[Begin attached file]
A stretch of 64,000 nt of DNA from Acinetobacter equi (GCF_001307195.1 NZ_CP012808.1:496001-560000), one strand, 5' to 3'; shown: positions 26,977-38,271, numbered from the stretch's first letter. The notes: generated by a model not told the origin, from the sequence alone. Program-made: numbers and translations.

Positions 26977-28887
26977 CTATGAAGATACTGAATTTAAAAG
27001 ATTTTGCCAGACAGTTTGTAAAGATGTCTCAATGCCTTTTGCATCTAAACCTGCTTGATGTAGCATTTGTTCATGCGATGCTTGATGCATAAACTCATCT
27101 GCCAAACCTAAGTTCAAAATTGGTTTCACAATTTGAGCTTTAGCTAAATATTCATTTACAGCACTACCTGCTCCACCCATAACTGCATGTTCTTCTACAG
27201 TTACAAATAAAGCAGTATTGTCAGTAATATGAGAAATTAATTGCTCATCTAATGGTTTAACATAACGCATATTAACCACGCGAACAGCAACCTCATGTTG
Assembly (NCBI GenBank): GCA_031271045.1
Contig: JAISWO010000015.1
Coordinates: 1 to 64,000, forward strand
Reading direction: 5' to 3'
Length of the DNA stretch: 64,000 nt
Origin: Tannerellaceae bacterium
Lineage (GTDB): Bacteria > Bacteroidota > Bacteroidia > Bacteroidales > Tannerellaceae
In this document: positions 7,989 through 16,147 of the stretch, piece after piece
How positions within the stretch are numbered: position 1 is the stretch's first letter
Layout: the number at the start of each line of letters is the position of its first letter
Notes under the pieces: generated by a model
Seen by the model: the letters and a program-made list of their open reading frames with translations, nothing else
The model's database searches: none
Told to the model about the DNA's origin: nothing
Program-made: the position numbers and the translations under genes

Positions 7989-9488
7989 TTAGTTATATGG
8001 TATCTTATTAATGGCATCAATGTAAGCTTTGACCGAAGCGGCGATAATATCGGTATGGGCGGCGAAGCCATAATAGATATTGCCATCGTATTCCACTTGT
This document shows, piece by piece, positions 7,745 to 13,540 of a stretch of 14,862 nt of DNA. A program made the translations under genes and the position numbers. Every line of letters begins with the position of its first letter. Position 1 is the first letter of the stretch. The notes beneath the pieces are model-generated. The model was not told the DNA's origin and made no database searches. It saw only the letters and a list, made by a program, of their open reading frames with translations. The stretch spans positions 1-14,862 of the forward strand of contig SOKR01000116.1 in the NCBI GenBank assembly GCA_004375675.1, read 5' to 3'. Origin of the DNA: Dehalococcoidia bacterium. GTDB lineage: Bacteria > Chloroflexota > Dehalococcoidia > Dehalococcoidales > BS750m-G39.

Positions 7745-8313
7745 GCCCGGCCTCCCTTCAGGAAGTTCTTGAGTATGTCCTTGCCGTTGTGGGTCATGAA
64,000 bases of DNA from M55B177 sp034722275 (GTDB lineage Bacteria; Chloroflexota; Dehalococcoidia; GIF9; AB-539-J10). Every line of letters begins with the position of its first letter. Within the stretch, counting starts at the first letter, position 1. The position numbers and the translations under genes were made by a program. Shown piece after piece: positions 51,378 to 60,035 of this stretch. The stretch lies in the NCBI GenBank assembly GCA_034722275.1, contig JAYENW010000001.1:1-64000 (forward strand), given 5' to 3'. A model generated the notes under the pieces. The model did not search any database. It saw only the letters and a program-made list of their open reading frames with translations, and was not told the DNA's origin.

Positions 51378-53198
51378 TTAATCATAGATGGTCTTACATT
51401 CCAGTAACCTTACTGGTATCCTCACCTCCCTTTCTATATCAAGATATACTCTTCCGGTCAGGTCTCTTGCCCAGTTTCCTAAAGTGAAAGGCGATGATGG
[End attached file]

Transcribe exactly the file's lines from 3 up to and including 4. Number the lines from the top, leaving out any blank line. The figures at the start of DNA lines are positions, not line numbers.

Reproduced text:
26977 CTATGAAGATACTGAATTTAAAAG
27001 ATTTTGCCAGACAGTTTGTAAAGATGTCTCAATGCCTTTTGCATCTAAACCTGCTTGATGTAGCATTTGTTCATGCGATGCTTGATGCATAAACTCATCT